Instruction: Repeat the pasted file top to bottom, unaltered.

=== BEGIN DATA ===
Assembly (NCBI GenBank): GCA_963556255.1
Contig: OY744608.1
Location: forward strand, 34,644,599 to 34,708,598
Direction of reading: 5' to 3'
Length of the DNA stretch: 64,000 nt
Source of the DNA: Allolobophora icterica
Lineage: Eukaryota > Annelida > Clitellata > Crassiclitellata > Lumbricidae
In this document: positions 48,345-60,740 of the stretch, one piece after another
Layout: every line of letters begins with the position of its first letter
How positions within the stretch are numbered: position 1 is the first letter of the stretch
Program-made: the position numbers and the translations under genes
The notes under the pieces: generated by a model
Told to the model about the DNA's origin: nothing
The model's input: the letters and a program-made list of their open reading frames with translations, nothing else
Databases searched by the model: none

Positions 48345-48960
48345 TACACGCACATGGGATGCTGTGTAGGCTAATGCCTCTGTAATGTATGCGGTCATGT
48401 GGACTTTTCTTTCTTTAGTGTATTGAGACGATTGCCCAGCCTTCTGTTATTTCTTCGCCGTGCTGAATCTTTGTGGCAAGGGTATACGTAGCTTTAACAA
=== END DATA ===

Assembly (NCBI GenBank): GCA_963556255.1
Contig: OY744608.1
Location: forward strand, 34,644,599 to 34,708,598
Direction of reading: 5' to 3'
Length of the DNA stretch: 64,000 nt
Source of the DNA: Allolobophora icterica
Lineage: Eukaryota > Annelida > Clitellata > Crassiclitellata > Lumbricidae
In this document: positions 48,345-60,740 of the stretch, one piece after another
Layout: every line of letters begins with the position of its first letter
How positions within the stretch are numbered: position 1 is the first letter of the stretch
Program-made: the position numbers and the translations under genes
The notes under the pieces: generated by a model
Told to the model about the DNA's origin: nothing
The model's input: the letters and a program-made list of their open reading frames with translations, nothing else
Databases searched by the model: none

Positions 48345-48960
48345 TACACGCACATGGGATGCTGTGTAGGCTAATGCCTCTGTAATGTATGCGGTCATGT
48401 GGACTTTTCTTTCTTTAGTGTATTGAGACGATTGCCCAGCCTTCTGTTATTTCTTCGCCGTGCTGAATCTTTGTGGCAAGGGTATACGTAGCTTTAACAA